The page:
A Dictionary-Based Method for Conductivity Tensor Mapping
Kathleen M. Ropella-Panagis1, Scott J. Peltier1,2, and Douglas C. Noll1

1Biomedical Engineering, University of Michigan, Ann Arbor, MI, United States, 2Functional MRI Laboratory, University of Michigan, Ann Arbor, MI, United States


Measuring conductivity tensors provides an additional layer of information as to how tissues in the body conduct electric current. Tissues with anisotropic conductivity values may include white matter tracts and muscle. Measurement of the tensor requires the object to rotate with respect to the main magnetic field of the MRI scanner, but the degree of rotation is severely limited in human subjects. We propose a dictionary-based approach that provides an estimate of the tensor given small rotation angles of the object.


Conductivity mapping has applications in clinical diagnostics as well as RF safety. Measuring conductivity as a tensor provides additional information as to how tissues conduct electric current. The most common way to estimate the conductivity tensor is by scaling the diffusion tensor1. This assumes electric current is spatially restricted in the same manner as diffusion, which may not be true. There have been attempts at measuring the degree of anisotropy of electrical properties using MR electrical property tomography (MR-EPT)2,3, but to measure the tensor one must change the orientation of the object within the main magnetic field. This is challenging due to bore size and limited subject mobility. We propose a dictionary-based method for conductivity tensor mapping that allows for small degrees of rotation of the object within the bore.


Let an object in a MRI scanner, which is allowed to rotate, have an object coordinate system, $$$(x,y,z)$$$, separate from the scanner coordinates, $$$(x',y',z')$$$. In some initial orientation the coordinate systems are the same, but as we rotate the object, the object coordinates are considered stationary while the scanner coordinates rotate. The following derivations assume that, because we can only measure the transverse component of the magnetic field in an MRI scanner, only the longitudinal component of the corresponding electric field is relevant to the problem. Thus, we define $$$\hat{z}=[z_x,z_y,z_z]$$$ as the unit vector in the direction of $$$\bf{B}_0$$$, with its components defined in terms of the object coordinate system, as shown in Figure 1a.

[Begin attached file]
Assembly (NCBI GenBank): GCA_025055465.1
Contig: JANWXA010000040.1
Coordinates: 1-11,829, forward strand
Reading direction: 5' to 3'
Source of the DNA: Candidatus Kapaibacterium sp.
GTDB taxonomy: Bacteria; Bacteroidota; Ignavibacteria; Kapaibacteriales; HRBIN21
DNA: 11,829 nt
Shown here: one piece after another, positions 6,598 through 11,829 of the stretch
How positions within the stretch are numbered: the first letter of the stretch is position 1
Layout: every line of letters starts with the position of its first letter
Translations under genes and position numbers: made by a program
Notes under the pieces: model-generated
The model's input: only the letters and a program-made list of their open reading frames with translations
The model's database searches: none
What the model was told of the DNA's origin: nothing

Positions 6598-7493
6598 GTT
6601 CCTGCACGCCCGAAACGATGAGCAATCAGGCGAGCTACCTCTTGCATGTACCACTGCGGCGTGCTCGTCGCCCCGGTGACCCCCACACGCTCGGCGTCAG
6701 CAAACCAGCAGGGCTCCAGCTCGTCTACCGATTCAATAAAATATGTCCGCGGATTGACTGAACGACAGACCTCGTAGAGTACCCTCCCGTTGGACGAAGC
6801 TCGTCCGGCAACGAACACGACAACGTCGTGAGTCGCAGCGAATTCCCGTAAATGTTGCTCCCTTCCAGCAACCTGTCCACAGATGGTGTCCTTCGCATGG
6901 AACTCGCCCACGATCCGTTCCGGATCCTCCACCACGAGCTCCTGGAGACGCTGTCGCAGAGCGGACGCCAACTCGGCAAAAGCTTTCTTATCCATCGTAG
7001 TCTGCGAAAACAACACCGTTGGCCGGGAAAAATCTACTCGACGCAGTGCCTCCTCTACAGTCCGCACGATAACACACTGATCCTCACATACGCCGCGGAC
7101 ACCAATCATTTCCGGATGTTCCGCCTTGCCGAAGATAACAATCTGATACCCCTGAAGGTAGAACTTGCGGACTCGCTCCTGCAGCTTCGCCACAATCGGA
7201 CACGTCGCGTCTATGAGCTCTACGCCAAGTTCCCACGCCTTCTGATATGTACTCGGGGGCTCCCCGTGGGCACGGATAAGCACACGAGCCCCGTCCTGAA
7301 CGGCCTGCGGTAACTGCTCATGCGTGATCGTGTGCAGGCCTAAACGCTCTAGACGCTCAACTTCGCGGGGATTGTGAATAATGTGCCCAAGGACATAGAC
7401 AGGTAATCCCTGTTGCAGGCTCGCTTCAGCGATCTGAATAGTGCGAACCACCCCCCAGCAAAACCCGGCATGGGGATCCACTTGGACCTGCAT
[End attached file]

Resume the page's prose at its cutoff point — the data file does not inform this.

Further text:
MR-EPT is derived from the homogeneous Helmholtz equation:


$$\kappa = \frac{-\nabla^2\bf{H}}{\omega^2\mu_0\bf{H}}$$

where $$$\omega$$$ is the MRI resonant frequency and $$$\kappa=\epsilon-j\frac{\sigma}{\omega}$$$ is the complex permittivity, with $$$\epsilon$$$ the permittivity and $$$\sigma$$$ the conductivity. If $$$\kappa$$$ is anisotropic, its apparent value will depend on the orientation of the object.

The tensor $$$\underline{\underline{\kappa}}$$$ is symmetric and can be written as:

$$\underline{\underline{\kappa}}=\it\begin{bmatrix}\kappa_1&\kappa_4&\kappa_6\\\kappa_4&\kappa_2&\kappa_5\\\kappa_6&\kappa_5&\kappa_3\end{bmatrix}; \underline{\kappa}=\begin{bmatrix}\kappa_1&\kappa_2&\kappa_3&\kappa_4&\kappa_5&\kappa_6\end{bmatrix}$$

At a given orientation we measure the magnetic field, $$$\bf\tilde{H}$$$, and calculate the apparent value of $$$\kappa$$$. First, we examine how $$$\bf\tilde{H}$$$ changes with object orientation. We define the orientation-dependent electric field in terms of the field $$$\bf{E}=\tt[\it{{E}}_{x'},{{E}}_{y'},{{E}}_{z'}\tt]$$$, whose components are in scanner coordinates,


and assume $$$\bf{E}$$$ and $$$\underline{\underline{\kappa}}$$$ are constant. By Faraday's law, $$$\bf\tilde{H}$$$ is proportional to the curl of $$$\bf\tilde{E}$$$, but only the longitudinal component of $$$\bf\tilde{E}$$$ is relevant:


We also only consider the longitudinal component of $$$\bf{E}$$$, which is a scaled version of $$$\hat{z}$$$, so:


We define the vector


and describe the magnetic field as


To the leading order, the conductivity of a material primarily affects the phase of the magnetic field4. The phase-based conductivity approximation is


where $$$\phi^+$$$ is the phase of the transmit RF magnetic field. This approximation is linear and phase enters the receive coils linearly, so


where $$$\bf\underline{\Sigma}$$$ is the conductivity tensor.

If we measure the phase-based conductivity at six different orientations and concatenate them into a vector, $$$\bf{s}=\tt[\sigma_1,\sigma_2,\sigma_3,\sigma_4,\sigma_5,\sigma_6]$$$, we can solve for $$$\bf\underline{\Sigma}$$$ using the equation


Here, $$$\bf{Z}$$$ is size $$$6\times6$$$, where each column is the vector $$$\bf{z}$$$ corresponding to one orientation.

We also propose a dictionary-based method to calculate $$$\bf\underline{\Sigma}$$$. A dictionary of tensors is created and for every atom, $$$\bf\underline{\Sigma}_i$$$, we calculate the conductivity for each of the acquisition orientations,